BREWER, Maine — Two school board members and a resident who told city councilors that a fifth-grade teacher changed the course of his daughter’s life each made impassioned pleas Tuesday for the council to approve the school budget.

Each spoke during the public comments portion of the meeting and Mayor Kevin O’Connell answered their requests by saying the city is not moving forward until the state budget is passed.

“That is the way city and school budgets have been adopted for well over 100 years in the city of Brewer,” the mayor said.

The school board on Monday approved its $20.3 million preliminary school budget, which is an increase of $315,489 or 1.6 percent over this year, but still needs City Council and residential approval before it is made final.

School leaders are asking for approximately $7.4 million from residents to pay for education — an increase of $1.2 million, or 20.5 percent, compared with this year.

Until the state budget is passed, city leaders will not know how much money they have to spend, O’Connell said.

“This year the governor built major cuts to cities and towns into his budget that, if allowed to stand, will dramatically impact Brewer taxpayers and residents,” the mayor said. “As of tonight, June 4, there is still no path forward in sight, no resolution. We do not know what Augusta will finally do. So rather than pass a budget [based] on speculation, we believe it is important to make final decisions on the budget and the tax rate after we have all the information, not before.”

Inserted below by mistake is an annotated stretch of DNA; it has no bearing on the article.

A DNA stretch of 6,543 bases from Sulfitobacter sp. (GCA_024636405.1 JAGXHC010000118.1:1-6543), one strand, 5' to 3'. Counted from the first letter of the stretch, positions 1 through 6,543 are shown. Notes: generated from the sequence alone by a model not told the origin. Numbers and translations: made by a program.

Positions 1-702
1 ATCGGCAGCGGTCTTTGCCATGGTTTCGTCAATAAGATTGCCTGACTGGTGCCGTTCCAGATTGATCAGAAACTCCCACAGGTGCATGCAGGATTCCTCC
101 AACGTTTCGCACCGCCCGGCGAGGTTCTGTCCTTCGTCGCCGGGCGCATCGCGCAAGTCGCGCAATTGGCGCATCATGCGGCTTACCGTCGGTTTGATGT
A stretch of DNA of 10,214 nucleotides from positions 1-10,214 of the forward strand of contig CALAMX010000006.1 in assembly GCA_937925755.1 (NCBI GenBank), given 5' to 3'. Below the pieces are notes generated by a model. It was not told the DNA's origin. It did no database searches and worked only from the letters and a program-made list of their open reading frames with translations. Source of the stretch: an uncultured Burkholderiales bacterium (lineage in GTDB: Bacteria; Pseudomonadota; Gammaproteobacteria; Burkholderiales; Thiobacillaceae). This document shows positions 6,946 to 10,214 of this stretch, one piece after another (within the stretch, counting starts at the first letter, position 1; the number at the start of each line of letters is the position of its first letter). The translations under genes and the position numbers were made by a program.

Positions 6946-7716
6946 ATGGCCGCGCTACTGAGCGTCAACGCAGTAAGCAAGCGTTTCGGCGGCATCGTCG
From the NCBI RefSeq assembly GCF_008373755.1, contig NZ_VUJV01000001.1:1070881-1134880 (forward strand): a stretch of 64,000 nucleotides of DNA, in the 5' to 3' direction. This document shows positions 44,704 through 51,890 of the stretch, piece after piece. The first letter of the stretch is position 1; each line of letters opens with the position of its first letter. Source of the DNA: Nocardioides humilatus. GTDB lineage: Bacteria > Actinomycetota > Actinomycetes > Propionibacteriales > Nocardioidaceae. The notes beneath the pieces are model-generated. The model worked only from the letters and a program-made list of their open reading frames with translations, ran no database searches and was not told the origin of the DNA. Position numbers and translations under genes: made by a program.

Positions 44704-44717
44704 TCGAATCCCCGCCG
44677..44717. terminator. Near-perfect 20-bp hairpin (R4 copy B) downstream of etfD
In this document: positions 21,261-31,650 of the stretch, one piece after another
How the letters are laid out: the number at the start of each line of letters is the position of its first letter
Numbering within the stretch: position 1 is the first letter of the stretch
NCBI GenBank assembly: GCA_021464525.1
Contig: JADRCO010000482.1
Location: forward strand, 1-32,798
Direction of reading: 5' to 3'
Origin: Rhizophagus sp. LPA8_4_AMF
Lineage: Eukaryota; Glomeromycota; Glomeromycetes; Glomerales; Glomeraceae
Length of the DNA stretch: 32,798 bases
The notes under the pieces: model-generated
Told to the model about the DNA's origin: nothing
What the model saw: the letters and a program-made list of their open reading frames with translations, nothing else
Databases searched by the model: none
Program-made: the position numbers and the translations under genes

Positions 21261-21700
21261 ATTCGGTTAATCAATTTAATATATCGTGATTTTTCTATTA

School board chairwoman Janet McIntosh, school board member Kevin Forrest and resident John Canders made pleas for council action regarding the school budget.

“A number of our teachers have already been notified that they may be losing their jobs,” Canders said.

One teacher on the list of those given pink slips in May was Dennis McGrath, his daughter’s fifth-grade teacher last year. The budget approved by the school board on Monday eliminates only one teaching position.

“Mr. McGrath quite simply changed the course of my daughter’s life,” Canders. “He made her a better person.”

He also said, “It would be an incredible loss to our community if these people went [elsewhere] because of the uncertainties.”

McIntosh reminded councilors that over the last decade the school department has reduced funding, when possible, and Forrest said he also is worried about the uncertainties regarding teachers.

“Perhaps at the end of this process the council will support a budget which keeps the school’s request intact, perhaps changes will be made,” O’Connell said. “I cannot speak for other councilors, only myself, but I do know that the five members of this council will make their decision based upon what is right for the entire community.”

“I care about our teachers, our principals and our students,” the mayor also said. “I also care about our police officers, plow drivers, library and rec staff.”

He ended by saying he answers to the taxpayers and residents of Brewer.

During the meeting, the council also:

• Recognized three people for their years of service to the city — Superintendent Daniel Lee, who is retiring this month; 14-year veteran school employee Carol Rohn; and Lou Colburn, chief operator of the Brewer Water Pollution Control Facility, who has been a city employee for a 35 years.

• Honored Watie J. Akins, a Penobscot elder who recently was awarded a Good Idea Grant from the Maine Arts Commission for his music and honored by the Legislature.

• Congratulated University of Maine third baseman Eric White for his accomplishments on the field this season and Maine native Steve Clifford, whose parents, Gerald and Teresa Clifford, live in Brewer, for being hired as an NBA coach for the Charlotte Bobcats.

• Approved zoning changes to create an adaptive use zone and a downtown development district.